There are couples who arrive at my office seemingly more attached to their cell phones than to each other. Some clients instinctively put their cell phones out in plain sight so that they can hear the soft hum or bell of a text, email or call arriving. Before we start our session, I ask them to remove their phones from the sacred space for the duration of the session. This request is sometimes met with a look of fear, as if I'm asking people to remove their life support systems. "She comes to bed with her cell phone”, or "he's always on his computer" are common complaints. Our electronic devices have become sources of comfort and instant gratification of our wants and needs. How handy that we can keep our cell phones snuggled up to us in our back pockets or have them just a zip away in our hand bags. We can be just about anywhere and if we have a craving for a Starbuck's latte we can simply ask- "Siri, find me the closest Starbucks --and poof, just like that, she navigates us with her reliable and soothing voice to the closest Starbucks to get our caffeine fix. Siri responds calmly and consistently to the emotional need we have to experience an entity in our lives who prioritizes our curiousities and moment to moment desires. However, Siri can't touch nor ever replace the deep longing we humans have for direct, warm and affectionate physical contact.
Much research over the past 80 years validates touch as an essential need for our development and well-being. In the 1930's, Psychologist Harry Harlow proved the true centrality of touch to normal primate development. He proved that simple room and board is not enough. We need physical comforting and affection. Researchers proved long ago that touch deprivation has devastating impacts human development. Thousands of Romanian orphans experienced the failure to thrive ( the inability to gain weight, grow properly or reach typical mental and emotional milestones) as the result not being held. Newer research conducted by James Coan, PhD, found that the simple act of women holding the hand of their husbands while receiving a shock to their ankle decreased their level of anxiety and pain significantly.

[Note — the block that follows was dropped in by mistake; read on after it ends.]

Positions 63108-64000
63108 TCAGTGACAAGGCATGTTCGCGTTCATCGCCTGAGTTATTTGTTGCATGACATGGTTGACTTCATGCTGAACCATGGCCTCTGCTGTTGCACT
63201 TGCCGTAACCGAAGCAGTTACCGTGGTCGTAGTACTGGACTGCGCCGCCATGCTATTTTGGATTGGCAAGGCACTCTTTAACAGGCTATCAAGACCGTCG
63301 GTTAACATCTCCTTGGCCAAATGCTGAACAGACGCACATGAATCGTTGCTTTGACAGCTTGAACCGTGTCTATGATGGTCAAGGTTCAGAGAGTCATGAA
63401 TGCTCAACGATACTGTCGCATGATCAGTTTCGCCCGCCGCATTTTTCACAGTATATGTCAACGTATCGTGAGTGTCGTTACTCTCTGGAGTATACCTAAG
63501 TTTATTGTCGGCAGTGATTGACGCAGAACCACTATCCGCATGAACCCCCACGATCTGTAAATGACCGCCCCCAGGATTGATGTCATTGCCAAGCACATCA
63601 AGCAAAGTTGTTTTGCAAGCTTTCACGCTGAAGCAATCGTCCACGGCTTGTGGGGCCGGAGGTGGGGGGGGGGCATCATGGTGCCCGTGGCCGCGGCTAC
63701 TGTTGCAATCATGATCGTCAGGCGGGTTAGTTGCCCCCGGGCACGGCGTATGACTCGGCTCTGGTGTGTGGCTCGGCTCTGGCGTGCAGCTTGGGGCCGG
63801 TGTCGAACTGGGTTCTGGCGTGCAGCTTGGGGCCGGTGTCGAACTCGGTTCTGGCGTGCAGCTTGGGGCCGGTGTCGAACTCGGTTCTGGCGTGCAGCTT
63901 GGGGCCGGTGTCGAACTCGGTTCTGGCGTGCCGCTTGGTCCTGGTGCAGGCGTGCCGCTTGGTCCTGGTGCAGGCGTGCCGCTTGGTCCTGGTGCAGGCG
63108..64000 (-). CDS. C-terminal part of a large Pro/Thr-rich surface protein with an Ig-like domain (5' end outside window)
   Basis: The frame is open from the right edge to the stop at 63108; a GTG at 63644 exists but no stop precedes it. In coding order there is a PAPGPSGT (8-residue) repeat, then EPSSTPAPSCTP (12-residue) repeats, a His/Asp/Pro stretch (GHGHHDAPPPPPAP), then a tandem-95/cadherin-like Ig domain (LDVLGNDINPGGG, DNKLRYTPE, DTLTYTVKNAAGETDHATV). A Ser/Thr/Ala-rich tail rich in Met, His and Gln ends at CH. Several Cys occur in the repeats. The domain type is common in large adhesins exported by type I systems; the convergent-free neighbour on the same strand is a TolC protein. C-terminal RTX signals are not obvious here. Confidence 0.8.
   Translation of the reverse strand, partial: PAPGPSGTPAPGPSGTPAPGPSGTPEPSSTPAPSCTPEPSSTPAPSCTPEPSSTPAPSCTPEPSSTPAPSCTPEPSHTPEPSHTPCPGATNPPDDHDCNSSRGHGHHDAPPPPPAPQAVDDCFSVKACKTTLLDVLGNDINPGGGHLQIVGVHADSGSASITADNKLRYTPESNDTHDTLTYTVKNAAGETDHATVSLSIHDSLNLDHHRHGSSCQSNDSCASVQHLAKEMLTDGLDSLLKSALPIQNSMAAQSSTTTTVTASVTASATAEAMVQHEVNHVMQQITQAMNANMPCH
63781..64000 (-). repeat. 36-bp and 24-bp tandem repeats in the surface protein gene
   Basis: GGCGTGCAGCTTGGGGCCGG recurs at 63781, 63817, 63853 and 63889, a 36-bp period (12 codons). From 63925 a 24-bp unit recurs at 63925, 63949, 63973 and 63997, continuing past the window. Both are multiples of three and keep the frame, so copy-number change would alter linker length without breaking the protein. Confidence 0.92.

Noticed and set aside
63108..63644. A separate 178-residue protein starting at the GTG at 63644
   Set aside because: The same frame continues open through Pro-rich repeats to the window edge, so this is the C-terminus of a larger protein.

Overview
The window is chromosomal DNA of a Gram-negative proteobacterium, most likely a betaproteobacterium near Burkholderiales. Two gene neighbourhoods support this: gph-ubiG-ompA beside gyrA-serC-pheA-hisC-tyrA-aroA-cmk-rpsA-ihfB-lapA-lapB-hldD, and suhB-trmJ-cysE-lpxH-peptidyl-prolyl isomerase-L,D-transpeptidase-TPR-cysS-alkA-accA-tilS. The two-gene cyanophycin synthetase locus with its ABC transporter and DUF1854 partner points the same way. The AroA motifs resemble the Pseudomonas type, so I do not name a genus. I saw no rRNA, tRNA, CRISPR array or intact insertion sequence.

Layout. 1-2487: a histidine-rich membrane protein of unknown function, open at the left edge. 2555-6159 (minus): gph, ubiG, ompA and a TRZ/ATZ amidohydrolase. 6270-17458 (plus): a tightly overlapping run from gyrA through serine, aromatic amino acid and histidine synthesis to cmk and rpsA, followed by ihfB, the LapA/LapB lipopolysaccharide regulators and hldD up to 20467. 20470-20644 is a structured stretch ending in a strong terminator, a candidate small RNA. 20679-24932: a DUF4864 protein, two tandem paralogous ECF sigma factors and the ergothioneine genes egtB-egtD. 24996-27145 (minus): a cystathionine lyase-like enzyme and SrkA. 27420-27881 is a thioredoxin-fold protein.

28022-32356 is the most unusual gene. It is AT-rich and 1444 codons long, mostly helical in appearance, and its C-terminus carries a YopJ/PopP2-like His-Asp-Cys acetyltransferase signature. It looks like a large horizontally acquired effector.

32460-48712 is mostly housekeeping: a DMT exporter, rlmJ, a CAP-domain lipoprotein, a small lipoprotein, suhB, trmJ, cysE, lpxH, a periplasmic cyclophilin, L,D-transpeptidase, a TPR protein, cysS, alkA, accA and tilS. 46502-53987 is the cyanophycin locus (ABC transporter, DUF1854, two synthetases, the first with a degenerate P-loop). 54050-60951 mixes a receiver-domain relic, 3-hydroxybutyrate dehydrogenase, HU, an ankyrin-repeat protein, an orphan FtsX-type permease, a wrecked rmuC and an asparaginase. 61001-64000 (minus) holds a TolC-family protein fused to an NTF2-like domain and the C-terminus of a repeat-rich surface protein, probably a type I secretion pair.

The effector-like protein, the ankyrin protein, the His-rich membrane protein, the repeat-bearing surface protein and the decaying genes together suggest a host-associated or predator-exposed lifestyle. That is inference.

The famous family therapist, Virginia Satir, wasn't exaggerating when she used to say: "We need four hugs a day for survival. We need eight hugs a day for maintenance. We need twelve hugs a day for growth." Dozens of studies have demonstrated the positive physical and emotional impact of oxytocin, the love hormone we produce when in physical contact. We are designed to touch and be touched; our well-being and growth potential as physical and emotional beings depends on it.
Much research has also proven how important it is to, simply, gaze at one another. Michael Orlans, an attachment researcher, states "The gaze between baby and caregiver is a primary form of communication for attachment. The infant gazes into [their] mother's eyes and receives powerful messages about her emotions and involvement, which influences the baby's feelings of safety and security." This primary source of information is often neglected in our new-age relationships given that much of modern communication is made without eye-to-eye contact. It might be a shock to learn that sitting on the sofa watching Game of Thrones on your giant TV screen with your sweetie isn't the ideal nourishment for your relationship -though watching TV is the most common way couples describe how they, "connect."
Dr. Albert Mehrabian, author of Silent Messages, discovered that 93 percent of the way humans communicate is through non-verbal elements such as facial gestures, posture, and tone of voice. Where does that leave Siri in our lives? If she's front and center, then you're only getting 7 percent of your prescribed human diet of connection.
My work with couples serves to return us to our most basic form of connection, rooted in gaze and touch. Before we get into the verbal exchange of information, couples sit in chairs, facing each other, holding hands and gazing. The momentary discomfort that comes with being out of practice melts into a state of limbic resonance; one that's millions of years in the making. Couples who haven't touched each other in months sometimes begin crying at the extreme intensity of emotion that gets released when they sense "coming home" to their most basic need for connection. In the truest sense of the expression, couples sync up with each other as their two operating systems exchange information in the way that humans are designed to communicate.
My advice to committed couples in this day of modern marriage is to sync up to each other with gaze and touch with the same urgency they check their emails, voicemails and tweets.